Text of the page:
People with Attention Deficit Hyperactivity Disorder (ADHD) are often thought of as simply being hyperactive, distracted or generally disorganised.
However, there is much more than meets the eye to this attention disorder, which is usually associated with children but, interestingly, is also common in adults.
Dr Laura Comrie, a psychiatrist practicing at Netcare Akeso in Kenilworth, said there are many misconceptions around ADHD. It is a very real and legitimate problem with regulating attention.
“This largely hereditary neuro-developmental disorder has to do with the wiring of the brain during development,” she explained. “The research indicates that ADHD has persisted since childhood in 25% to 50% of adults who have it. While current figures for adults with ADHD are at around 4% in the general population, it is suspected this number is much higher, but that due to a lack of awareness it often goes undiagnosed.”
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Comrie noted there are three different sub-types of ADHD, each of which present differently:. Hyperactive or impulsive
– fidgety, unable to sit still or wait patiently;
– talking too much, interrupting others; or
– highly active, as though there is a motor constantly running inside.. Inattentive:
– easily distracted and often day dreaming, seemingly avoiding dislikes;
– problems with completing or remembering tasks, making mistakes; or
– losing things often and difficulty in being organised.. Combined:
– a combination of the above types of symptoms.
“ADHD tends to present more commonly in men, with the hyperactive or impulsive type being most prevalent in that sex,” explained Comrie. “These individuals will often choose a line of work that involves physical activity rather than sitting at a desk. Inattentive ADHD is more common in women. It is possible that because inattentive ADHD is less of a visible concern; it is more undiagnosed than hyperactive or impulsive, or combined ADHD.
“The disorder occurs on a spectrum, so it is more severe in some than in others. Many people are quite functional and have systems in place to help them manage their condition. Those with ADHD often have a strong entrepreneurial spirit as they tend to be creative thinkers and can experience incredible levels of focus on subjects about which they are passionate. At the same time they can really struggle with more mundane tasks in life, such as doing the bookkeeping or remembering to run an errand, for example.”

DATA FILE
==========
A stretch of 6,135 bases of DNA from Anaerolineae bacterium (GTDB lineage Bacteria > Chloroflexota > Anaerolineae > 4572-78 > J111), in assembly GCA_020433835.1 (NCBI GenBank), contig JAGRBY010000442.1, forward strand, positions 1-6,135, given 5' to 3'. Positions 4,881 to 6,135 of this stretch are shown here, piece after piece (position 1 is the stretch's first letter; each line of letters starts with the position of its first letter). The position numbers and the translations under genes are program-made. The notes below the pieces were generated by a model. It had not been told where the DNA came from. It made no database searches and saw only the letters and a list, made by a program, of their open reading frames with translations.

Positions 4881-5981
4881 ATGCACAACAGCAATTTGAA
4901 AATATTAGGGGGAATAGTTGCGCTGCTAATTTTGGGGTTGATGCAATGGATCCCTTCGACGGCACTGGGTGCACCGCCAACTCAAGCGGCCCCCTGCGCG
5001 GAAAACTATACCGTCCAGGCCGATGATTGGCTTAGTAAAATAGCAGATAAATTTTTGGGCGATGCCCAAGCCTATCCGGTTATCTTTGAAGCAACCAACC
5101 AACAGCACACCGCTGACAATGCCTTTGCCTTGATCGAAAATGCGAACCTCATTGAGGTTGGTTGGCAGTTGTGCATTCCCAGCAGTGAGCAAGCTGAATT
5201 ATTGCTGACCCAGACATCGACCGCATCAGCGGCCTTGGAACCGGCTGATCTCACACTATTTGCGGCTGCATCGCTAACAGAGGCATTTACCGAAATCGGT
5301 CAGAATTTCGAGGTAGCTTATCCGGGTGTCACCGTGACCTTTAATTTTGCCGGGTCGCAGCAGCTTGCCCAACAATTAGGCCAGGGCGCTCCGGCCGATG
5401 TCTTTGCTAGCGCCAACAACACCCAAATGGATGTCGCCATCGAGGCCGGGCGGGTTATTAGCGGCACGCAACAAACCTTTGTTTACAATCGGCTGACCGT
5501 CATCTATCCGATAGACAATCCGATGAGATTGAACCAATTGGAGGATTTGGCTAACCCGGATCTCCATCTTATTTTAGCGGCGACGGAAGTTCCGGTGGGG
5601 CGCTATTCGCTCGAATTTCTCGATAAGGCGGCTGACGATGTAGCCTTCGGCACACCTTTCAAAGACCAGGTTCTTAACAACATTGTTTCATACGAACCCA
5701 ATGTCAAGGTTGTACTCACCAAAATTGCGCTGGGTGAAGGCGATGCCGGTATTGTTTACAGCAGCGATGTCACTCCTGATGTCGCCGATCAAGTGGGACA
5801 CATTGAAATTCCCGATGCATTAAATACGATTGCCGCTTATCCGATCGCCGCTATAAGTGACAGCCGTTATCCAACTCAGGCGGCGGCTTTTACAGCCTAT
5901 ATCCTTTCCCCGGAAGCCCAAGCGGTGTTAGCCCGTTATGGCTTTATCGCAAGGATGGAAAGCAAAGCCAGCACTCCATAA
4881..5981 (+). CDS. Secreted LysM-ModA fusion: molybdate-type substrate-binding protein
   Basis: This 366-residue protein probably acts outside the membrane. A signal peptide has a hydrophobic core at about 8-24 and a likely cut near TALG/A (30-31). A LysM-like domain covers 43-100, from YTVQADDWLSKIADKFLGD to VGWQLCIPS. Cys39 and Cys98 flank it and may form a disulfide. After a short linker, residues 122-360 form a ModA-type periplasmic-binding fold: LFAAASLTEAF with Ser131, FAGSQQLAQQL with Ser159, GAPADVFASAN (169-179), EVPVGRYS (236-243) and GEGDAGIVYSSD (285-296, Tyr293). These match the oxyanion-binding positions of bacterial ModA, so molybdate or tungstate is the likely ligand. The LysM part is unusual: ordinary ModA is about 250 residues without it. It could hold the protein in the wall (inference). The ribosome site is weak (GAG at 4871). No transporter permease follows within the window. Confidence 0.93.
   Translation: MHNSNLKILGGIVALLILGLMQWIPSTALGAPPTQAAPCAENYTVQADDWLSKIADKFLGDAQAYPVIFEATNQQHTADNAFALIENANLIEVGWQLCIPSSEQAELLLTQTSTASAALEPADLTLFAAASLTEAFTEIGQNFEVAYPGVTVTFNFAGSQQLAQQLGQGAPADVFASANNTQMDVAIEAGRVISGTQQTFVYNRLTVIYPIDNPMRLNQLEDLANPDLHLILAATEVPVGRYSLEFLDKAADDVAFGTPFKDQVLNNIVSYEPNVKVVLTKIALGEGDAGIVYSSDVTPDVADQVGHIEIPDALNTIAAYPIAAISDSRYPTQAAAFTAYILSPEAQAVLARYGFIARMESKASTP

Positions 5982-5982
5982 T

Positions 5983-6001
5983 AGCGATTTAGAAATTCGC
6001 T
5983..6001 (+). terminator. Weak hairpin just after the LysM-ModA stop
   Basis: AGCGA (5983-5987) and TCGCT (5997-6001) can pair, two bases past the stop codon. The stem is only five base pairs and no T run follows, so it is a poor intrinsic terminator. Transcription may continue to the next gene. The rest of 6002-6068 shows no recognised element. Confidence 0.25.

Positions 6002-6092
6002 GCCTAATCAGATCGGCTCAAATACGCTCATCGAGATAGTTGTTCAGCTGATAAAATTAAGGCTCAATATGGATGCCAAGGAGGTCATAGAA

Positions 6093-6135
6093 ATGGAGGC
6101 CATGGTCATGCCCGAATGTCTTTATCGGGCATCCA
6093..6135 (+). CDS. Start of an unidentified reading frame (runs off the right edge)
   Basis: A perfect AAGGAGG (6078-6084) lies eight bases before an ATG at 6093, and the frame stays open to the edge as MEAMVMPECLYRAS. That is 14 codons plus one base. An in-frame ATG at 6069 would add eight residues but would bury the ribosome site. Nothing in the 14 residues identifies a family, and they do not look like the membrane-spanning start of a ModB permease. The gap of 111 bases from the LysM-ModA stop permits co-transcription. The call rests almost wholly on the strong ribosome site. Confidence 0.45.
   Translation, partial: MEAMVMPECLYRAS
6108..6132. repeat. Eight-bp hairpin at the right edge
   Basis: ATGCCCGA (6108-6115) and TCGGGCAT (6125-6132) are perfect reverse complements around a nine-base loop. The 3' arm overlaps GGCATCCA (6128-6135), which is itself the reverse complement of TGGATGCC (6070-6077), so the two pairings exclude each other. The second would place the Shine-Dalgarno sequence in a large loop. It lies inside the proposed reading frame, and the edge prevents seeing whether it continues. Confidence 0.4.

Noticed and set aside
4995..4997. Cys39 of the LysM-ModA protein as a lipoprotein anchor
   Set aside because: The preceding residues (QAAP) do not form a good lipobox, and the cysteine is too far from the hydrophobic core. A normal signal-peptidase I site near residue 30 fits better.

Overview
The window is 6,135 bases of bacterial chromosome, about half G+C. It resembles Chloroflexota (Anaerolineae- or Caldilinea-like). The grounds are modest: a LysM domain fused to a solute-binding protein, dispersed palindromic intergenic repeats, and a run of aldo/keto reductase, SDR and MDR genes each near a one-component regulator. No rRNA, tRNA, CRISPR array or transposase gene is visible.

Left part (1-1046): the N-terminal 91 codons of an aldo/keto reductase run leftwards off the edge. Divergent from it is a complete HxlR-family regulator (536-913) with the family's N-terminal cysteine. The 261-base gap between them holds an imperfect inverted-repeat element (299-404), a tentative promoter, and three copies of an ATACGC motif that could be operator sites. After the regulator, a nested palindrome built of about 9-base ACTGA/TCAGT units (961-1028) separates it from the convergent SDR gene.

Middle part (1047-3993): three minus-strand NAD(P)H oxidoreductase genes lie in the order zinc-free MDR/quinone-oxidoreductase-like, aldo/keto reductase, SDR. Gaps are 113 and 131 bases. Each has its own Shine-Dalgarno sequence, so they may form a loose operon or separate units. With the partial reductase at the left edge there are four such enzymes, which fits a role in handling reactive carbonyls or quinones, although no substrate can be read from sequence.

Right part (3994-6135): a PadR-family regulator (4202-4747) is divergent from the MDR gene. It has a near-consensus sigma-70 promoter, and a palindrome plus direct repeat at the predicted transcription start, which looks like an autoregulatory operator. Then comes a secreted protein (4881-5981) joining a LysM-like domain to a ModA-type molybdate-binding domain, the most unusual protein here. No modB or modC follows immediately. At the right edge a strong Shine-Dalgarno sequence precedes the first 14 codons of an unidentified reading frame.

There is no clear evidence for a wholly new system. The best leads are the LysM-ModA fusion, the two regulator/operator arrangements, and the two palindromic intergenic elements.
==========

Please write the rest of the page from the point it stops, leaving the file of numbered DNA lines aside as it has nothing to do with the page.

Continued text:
She said this behaviour can be frustrating for others but is out of the control of the person with ADHD. As it’s a neurological disorder it often requires medical intervention to regulate it. “It is most certainly not the case that these individuals lack discipline or are lazy. In fact, they have the potential to make valuable contributions to society, provided they receive the medication, psychotherapy and societal support that they need.
ADHD affects the delivery of two neurotransmitters – dopamine and noradrenaline, also known as norepinephrine – to the front of the brain that controls planning, organisation, focus and similar neural processes.
“These neurotransmitters are important for ensuring that such processes in the brain take place effectively,” Comries explained. “In people with ADHD, dopamine and noradrenaline are not being properly delivered to the front of the brain, affecting the brain’s function.
“This has been studied with the use of magnetic resonance imaging (MRI), which has clearly shown measurable differences in the brains of those with ADHD and those without it. Medication is important for these individuals to function in a neurotypical or ‘normal’ world. This helps them gain and maintain confidence, absorb and retain information, and develop and grow.”
ADHD medication delivers the missing stimulants to the brain, with the more common medication delivering dopamine within 20 minutes. It also leaves the system in four to eight hours. The dosage and type depends on whether short acting or long acting medicine is needed. Adults usually require long acting medicine, as a workday is typically longer.
“This type of medication is not a huge commitment, as the person is able to try it out and see fairly quickly if it works for them,” said Comrie. “Many adults choose to take it only when they need it. It can, however, make you feel wired and over-stimulated, in which case the other form of medication should be explored.”
The second type of ADHD medication works on noradrenaline, she added, which requires you to gradually build up towards the full dosage daily over 10 weeks to build and maintain efficacy. “This is often seen as the second line in treatment as it is a bigger commitment,” Comrie related. “The medicines are costly, but it is important to weigh-up cost-versus-benefit in terms of how difficult one’s life can be without the help.”